features deviating from or going beyond a plain reading of the statutory language help to minimize the solvency risks and thereby contribute to the actuarial soundness of a plan. But as the plans incorporate more features of a questionable legality to improve the risks against solvency, they increase the risks that such plans, if challenged, would be invalidated. Finally, we turn now to an analysis of what would occur if, for any reason, HHS needed to shut down the CLASS program. PROGRAM SHUTDOWN While the designated CLASS Plan is operational, solvency or legal problems may prevent the CLASS Program from continuing to implement the plan. The Secretary might determine that the CLASS plan could no longer be reasonably expected to remain solvent, even if she were to make statutorily authorized changes to the plan, or a court might conclude that the designated CLASS Benefit Plan violates the CLASS Act. In those circumstances, there is substantial uncertainty about both what the Secretary would have authority to do and what a court would require. If such a circumstance occurred, there is a risk that the CLASS program would have to be entirely shut down, rather than simply closed to future enrollment, and then-existing enrollees or eligible beneficiaries would have no opportunity to receive the anticipated benefits, although it is possible—though by no means guaranteed—that they may be able to recoup some portion of their paid premiums. The Secretary and the statutorily created Board of Trustees for the CLASS Independence Fund have a continuing obligation to monitor and take steps to ensure the solvency of the program. See 42 U.S.C. §§ 300ll-2(b)(1)(B), 300ll-5(a)(2), 300ll-7(a), 300ll-7(d)(5). Based on actual takeup or claims rates, rather than the ones that were originally assumed when the program was developed and tested for solvency, the Secretary and the Board might conclude that the program will become insolvent and the reasonable premium increases or other means authorized by the statute are inadequate to avoid insolvency. The statute requires the Secretary and the Board to submit annual reports to Congress on the CLASS program and fund, and to recommend legislative action as they deem to be appropriate. Id. §§ 300ll-5(a)(2)(C), 300ll-7(d)(5). For the Board of Trustees, the statute expressly provides that it should recommend legislative action, “including whether to adjust monthly premiums or impose a temporary moratorium on new enrollments.” Id. § 300ll-5(c)(2)(C). There are no guarantees, however, that Congress will enact any legislative changes necessary to ensure program solvency. Absent any necessary legislative changes, the Secretary might conclude that it is necessary to close down, at least in part, the thenoperational plan. The Secretary might also reach that conclusion because of a court decision. If a court concluded that the designated plan violated the statute, a court might order a range of remedies, from simply invalidating specific elements found to violate the statute to shutting down the entire program. The remedy required will depend in significant part on the nature and extent of the violation. Even if a court only invalidated specific features, such as the heightened minimum earnings requirement or the phased enrollment process, and did not order closure of the CLASS program, the Secretary might nonetheless conclude that there is no statutorily authorized manner in which the CLASS program could proceed and remain solvent.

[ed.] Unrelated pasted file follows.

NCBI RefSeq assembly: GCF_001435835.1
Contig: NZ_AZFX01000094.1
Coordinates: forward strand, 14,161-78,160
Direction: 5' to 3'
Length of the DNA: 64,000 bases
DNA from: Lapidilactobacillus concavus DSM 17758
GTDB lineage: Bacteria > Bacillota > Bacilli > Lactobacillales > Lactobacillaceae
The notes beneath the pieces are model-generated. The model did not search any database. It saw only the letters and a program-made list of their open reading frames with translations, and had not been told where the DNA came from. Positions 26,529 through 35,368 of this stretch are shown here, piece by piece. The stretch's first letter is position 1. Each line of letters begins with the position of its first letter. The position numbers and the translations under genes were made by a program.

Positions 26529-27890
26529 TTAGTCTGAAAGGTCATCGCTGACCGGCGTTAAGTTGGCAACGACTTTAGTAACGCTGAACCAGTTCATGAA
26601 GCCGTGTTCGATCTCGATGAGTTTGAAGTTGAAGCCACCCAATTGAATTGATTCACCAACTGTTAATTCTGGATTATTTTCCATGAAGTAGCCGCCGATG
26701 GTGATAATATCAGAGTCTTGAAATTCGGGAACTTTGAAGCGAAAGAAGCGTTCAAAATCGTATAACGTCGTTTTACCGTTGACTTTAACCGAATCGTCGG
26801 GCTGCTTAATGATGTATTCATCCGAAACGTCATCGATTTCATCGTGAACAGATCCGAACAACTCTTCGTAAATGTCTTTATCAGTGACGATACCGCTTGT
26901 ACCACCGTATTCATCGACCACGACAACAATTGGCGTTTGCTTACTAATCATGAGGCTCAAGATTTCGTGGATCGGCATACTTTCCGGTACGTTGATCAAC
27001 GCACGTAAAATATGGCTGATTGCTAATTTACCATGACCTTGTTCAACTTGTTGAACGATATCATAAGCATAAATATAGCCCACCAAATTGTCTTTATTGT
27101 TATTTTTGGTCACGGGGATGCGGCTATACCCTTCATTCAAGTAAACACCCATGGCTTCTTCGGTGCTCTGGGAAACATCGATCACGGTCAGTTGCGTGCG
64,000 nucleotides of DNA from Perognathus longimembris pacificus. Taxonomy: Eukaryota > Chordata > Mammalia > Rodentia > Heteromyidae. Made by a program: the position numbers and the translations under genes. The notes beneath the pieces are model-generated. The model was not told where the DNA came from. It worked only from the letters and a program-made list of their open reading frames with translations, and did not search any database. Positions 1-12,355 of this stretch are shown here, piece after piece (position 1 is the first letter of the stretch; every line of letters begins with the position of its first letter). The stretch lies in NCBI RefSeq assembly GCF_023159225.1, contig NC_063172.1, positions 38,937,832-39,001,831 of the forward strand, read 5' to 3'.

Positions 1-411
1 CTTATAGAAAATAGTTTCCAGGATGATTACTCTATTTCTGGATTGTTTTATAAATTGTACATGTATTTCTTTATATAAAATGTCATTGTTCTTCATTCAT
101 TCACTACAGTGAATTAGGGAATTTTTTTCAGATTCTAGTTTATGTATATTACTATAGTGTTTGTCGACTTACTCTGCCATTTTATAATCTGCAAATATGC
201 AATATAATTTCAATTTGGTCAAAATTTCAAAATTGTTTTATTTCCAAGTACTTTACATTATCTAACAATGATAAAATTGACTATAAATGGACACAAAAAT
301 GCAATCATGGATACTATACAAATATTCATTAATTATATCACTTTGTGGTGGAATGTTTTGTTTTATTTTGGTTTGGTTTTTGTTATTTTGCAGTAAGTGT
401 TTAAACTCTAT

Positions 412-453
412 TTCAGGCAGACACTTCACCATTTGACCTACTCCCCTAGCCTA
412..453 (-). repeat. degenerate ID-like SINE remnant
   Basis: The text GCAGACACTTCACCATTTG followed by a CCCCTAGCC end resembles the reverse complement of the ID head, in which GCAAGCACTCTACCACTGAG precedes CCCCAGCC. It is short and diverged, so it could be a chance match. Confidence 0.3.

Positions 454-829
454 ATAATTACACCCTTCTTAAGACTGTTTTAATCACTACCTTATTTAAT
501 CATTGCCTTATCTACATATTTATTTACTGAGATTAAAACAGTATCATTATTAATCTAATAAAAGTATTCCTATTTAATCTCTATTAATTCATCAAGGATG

Under any of these circumstances, the Secretary might prefer to close the CLASS program to future enrollment while leaving the existing program intact, insofar as it already has enrollees or beneficiaries and could remain solvent. This preference might be motivated by a concern that wholesale closure of the program could leave enrollees or beneficiaries worse off than they would have been had they never enrolled in the CLASS program. In particular, enrollees who would have bought private long-term care insurance in the absence of the CLASS plan might no longer be unable to purchase such insurance after the CLASS program terminates because of health conditions that developed after they had enrolled in the CLASS program, or because their more advanced age at termination may make the premiums that they would now have to pay for private insurance unaffordable. Yet whether the Secretary would be permitted by a court, or has the independent authority to choose, to close the CLASS program only for new enrollments is not clear. The CLASS Act itself does not define the scope of the Secretary’s authority in this context. It specifies only that she must submit an annual report to Congress and include “[r]ecommendations for such administrative or legislative action as the Secretary determines is necessary to . . . ensure the solvency of the program.” Id. § 300ll-7(d)(5). It is true that the statute has a general provision requiring the Secretary to “promulgate such regulations as are necessary to carry out the CLASS program in accordance with this title.” Id. § 300ll-7(d)(5). We think that that authority may reasonably be interpreted to include shutting down the program, if the program cannot be made solvent through statutorily authorized changes. It is less clear whether that provision would authorize the Secretary to keep the program operational for existing enrollees or beneficiaries while imposing a moratorium on future enrollments. The statute’s express reference to that option as legislative action that the Board of Trustees should recommend, if appropriate, could support the view that continued operation of the program, with the moratorium, requires legislative action. 15 In any event, as stated above, the Secretary’s authority to allow the continued operation of the program for individuals already enrolled, or in beneficiary status, at the time of the decision would likely depend in part on the features of the program. Beyond the CLASS Act, other relevant sources also do not illuminate what the Secretary may do, or may be required to do. On the one hand, an argument can be made that, insofar as the government contracts to provide individuals with benefits in exchange for premium payments, it may not unilaterally repeal the contract. On this view, although the CLASS program could halt future enrollment, it would have to honor its contract with enrollees, or at least active beneficiaries, to provide benefits. Lynch v. United States, 292 U.S. 571 (1934), provides some support for this view. There, after Congress enacted the Economy Act, the relevant section of which provided that “‘all laws granting or pertaining to yearly renewable term insurance are hereby repealed,’” beneficiaries of war risk insurance policies challenged the United States’ refusal to pay out on their policies. Id. at 575 (quoting 38 U.S.C. § 717). The United States responded by claiming that, through the Economy Act provision, it had withdrawn its consent to suit for claims relating to the insurance policies. Id. The Supreme Court, however, rejected the United States’ argument, holding instead that the Economy Act repealed laws establishing or